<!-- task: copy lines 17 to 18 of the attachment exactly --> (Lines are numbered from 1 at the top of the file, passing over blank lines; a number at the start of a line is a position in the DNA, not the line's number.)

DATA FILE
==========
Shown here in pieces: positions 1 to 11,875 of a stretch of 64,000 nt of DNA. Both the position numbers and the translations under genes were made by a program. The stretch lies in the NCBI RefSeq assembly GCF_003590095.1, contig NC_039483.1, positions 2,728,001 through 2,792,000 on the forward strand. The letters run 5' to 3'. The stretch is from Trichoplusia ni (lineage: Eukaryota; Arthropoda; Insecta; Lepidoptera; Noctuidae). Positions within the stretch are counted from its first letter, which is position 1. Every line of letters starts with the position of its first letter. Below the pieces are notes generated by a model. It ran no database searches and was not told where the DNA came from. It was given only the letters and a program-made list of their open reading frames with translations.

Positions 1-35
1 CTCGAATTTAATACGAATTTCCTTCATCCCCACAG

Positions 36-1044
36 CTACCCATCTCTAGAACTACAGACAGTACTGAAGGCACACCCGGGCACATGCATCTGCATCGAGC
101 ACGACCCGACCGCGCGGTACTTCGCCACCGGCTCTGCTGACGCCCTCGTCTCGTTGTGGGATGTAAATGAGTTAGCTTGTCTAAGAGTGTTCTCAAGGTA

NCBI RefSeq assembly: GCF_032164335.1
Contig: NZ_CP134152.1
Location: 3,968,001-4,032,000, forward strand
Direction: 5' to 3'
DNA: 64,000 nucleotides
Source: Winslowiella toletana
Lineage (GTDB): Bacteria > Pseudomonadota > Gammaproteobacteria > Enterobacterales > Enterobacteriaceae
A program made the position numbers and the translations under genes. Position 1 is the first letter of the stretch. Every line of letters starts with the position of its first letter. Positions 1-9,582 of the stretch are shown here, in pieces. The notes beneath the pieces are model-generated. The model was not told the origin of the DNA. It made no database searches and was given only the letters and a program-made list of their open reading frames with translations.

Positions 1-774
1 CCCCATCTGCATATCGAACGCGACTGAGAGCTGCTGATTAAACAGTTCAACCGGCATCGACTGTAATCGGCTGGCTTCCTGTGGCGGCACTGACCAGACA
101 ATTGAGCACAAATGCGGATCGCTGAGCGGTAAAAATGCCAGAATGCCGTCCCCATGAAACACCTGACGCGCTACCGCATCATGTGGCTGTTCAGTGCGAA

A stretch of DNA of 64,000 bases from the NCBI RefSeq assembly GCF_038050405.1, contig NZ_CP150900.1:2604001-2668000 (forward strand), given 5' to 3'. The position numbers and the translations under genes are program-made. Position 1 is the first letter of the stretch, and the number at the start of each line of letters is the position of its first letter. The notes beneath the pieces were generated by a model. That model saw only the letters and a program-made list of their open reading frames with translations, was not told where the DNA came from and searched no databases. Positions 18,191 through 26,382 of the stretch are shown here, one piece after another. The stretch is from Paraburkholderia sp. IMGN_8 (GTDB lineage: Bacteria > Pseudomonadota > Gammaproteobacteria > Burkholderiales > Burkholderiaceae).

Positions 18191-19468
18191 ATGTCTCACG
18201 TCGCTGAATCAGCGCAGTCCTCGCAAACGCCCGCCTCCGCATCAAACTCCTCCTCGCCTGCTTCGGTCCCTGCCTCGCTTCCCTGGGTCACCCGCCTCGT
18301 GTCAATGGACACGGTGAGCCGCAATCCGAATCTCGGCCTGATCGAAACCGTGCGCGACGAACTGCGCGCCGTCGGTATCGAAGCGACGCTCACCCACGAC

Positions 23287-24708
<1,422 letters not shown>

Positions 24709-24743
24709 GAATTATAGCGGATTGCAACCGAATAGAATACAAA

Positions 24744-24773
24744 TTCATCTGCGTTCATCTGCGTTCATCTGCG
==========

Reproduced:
101 ATTGAGCACAAATGCGGATCGCTGAGCGGTAAAAATGCCAGAATGCCGTCCCCATGAAACACCTGACGCGCTACCGCATCATGTGGCTGTTCAGTGCGAA

A stretch of DNA of 64,000 bases from the NCBI RefSeq assembly GCF_038050405.1, contig NZ_CP150900.1:2604001-2668000 (forward strand), given 5' to 3'. The position numbers and the translations under genes are program-made. Position 1 is the first letter of the stretch, and the number at the start of each line of letters is the position of its first letter. The notes beneath the pieces were generated by a model. That model saw only the letters and a program-made list of their open reading frames with translations, was not told where the DNA came from and searched no databases. Positions 18,191 through 26,382 of the stretch are shown here, one piece after another. The stretch is from Paraburkholderia sp. IMGN_8 (GTDB lineage: Bacteria > Pseudomonadota > Gammaproteobacteria > Burkholderiales > Burkholderiaceae).